Fine wines — the “best” wines — have hardly gone away. But they’re now on the fringe of the conversation. Until the 1990s, the prospect of drinking grand cru Burgundy or first-growth Bordeaux was a reasonable splurge, a part of middle-class aspiration. Now they’re tokens of irrational exuberance. Earlier this year, the British trading firm Liv-Ex noted that its Burgundy 150 index, which tracks wine prices as an investment, had reached a level six times that in 2004, outpacing the growth of not only other wines but other investments. (If the Dow Jones industrial average had grown at that rate, it would be at 63,000.)
Increasingly, our obsession with the “best” was replaced by contentment with the very good, wines from regions like those above, with a bit less cachet but also a lot less guilt. If you couldn’t afford Burgundy, you started buying Beaujolais, because its quality today matches Burgundy in many cases. Grower champagne, a curiosity at the turn of the century, became the new prestige choice.
These changes were dramatic and global. The styles of wine in nearly every region rapidly evolved. Not just the New California, but the New France, the New Australia, New Spain. Italy. Oregon. Greece. Austria. This shift was generational and aesthetic — children taking over estates and making wines they and their friends would drink. And, almost uniformly, these changes pushed wine toward the lighter and fresher. The French onomatopoetic “glou glou,” a natural-wine totem for drinkability, is manifest today, perhaps too much so; some structure in my wine would be nice.
Speaking of natural wine, the concept has boomed in a way impossible to predict 10 years ago. We discussed “natural” in terms of minimalist winemaking, and the notion had risen in France by the 1980s. But “natural” of today, nearly a fashion trend, with restaurants offering natural-only wines, was still protean in 2008. When Terroir opened in San Francisco a few months before the Great Recession hit in 2007, it was largely a novelty, and when Proof on G Street also arrived in 2007, Washington Post food critic Tom Sietsema concluded that sommelier Sebastian Zutant was “determined to make wine fun, and accessible.”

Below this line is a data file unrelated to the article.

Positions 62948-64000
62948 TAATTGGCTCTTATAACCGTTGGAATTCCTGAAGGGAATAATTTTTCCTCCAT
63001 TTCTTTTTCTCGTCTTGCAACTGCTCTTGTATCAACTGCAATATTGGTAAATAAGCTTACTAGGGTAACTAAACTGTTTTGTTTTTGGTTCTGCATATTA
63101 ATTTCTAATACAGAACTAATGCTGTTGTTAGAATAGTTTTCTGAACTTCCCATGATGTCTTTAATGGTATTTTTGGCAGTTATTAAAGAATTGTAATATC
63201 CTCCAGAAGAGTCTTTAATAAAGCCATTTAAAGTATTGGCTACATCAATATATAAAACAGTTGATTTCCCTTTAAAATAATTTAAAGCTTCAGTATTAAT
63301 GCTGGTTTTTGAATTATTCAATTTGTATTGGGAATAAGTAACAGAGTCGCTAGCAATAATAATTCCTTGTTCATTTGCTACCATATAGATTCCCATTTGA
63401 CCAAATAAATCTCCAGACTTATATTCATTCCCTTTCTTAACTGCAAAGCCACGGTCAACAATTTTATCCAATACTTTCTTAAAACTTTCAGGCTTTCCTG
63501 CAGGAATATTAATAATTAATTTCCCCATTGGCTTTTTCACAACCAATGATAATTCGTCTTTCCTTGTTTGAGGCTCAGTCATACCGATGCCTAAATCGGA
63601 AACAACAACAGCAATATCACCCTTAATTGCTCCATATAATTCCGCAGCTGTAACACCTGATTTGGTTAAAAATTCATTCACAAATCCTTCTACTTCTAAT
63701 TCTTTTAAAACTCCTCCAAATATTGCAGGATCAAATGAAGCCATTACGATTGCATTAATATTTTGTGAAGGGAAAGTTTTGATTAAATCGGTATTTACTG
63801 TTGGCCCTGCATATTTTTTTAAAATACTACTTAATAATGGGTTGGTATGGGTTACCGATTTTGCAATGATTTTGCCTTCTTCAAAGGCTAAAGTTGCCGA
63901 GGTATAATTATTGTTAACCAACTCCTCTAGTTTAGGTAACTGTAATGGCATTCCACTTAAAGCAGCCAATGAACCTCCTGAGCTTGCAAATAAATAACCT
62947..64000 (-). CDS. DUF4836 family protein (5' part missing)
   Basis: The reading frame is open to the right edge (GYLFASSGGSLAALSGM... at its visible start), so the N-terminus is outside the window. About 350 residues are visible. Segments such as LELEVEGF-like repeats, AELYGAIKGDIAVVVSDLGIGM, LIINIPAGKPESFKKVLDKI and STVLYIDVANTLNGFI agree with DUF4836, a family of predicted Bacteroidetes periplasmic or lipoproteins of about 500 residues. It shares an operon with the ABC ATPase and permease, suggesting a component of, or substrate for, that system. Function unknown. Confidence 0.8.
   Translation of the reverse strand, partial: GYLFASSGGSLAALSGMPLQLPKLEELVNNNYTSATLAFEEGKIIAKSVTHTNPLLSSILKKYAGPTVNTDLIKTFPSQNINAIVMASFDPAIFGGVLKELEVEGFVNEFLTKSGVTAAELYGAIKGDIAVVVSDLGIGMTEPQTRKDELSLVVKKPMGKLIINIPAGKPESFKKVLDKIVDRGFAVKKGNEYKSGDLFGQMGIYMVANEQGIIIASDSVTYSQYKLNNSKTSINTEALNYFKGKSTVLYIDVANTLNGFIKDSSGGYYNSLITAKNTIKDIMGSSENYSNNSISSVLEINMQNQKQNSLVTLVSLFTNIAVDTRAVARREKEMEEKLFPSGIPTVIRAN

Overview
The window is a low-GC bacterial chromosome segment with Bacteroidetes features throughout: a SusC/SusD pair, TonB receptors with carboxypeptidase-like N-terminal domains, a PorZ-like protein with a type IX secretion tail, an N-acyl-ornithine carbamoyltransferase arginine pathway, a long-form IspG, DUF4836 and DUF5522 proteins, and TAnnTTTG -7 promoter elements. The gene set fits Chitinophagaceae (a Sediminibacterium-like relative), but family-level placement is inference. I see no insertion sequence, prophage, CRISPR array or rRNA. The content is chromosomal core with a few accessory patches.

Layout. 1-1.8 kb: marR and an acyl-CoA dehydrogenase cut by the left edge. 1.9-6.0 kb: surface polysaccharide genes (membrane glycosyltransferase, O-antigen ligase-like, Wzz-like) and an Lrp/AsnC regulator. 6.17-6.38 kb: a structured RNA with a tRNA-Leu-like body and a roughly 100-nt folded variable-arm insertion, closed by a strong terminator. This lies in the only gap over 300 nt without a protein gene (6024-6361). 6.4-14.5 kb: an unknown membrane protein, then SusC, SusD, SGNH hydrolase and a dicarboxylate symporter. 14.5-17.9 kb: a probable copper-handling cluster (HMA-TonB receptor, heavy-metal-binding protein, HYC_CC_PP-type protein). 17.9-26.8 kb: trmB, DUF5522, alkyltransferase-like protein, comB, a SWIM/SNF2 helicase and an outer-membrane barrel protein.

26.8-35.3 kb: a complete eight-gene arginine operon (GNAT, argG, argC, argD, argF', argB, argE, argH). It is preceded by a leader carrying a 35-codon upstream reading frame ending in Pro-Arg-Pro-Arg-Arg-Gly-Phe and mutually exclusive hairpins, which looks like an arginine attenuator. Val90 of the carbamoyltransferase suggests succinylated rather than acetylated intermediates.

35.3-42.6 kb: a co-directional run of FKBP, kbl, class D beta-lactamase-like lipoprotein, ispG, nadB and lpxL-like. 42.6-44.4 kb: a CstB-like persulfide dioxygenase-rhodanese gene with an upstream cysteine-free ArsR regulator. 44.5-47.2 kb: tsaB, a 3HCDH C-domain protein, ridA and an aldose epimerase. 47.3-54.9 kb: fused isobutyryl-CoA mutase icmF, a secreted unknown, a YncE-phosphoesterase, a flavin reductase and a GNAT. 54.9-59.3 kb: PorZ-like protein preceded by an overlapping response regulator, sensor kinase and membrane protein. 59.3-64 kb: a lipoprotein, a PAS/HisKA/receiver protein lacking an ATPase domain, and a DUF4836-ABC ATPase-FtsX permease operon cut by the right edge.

Today, go to Dio and drink Chilean Cacique Maravilla’s orange Vino Naranja, or to Primrose, where Zutant is still doing accessible with style, for a bottle of Lightwell Survey’s cabernet franc from Virginia, and it’s obvious: This world has nothing to do with wine as it was a decade ago.
Weird is the new normal: chilled reds, canned wine, orange wine, year-round pink wine. I remember being mocked by wine’s more reactionary corners for all those things. Today? They’re all trending.
This transformation came because 2008 and its aftermath reset the stage and paved a way for a diversity of tastes. Today’s young wine lover dwells in a world where she might well have never heard of Robert Parker, save possibly in a historical sense. But the idea of one person as a benchmark for taste? How quaint. Today we have the wine equivalent of what media critic Ben Bagdikian once pleaded for: “multiperspectival news.” A million voices, Instagramming their favorite bottles.
And is this sea change for the better? In a way, the question is irrelevant. It happened — and fast. While we think of wine as a slow, stoic industry, it can move with astonishing speed.
In retrospect, those of us dissatisfied by the wine world in the 2000s have gotten nearly everything we wanted — in only a decade. As far as wine goes, we’re on a better path. Let’s hope we never go back.
Bonné is the author of “The New Wine Rules” (Ten Speed Press, 2017) and the upcoming “The New French Wine” (Ten Speed Press).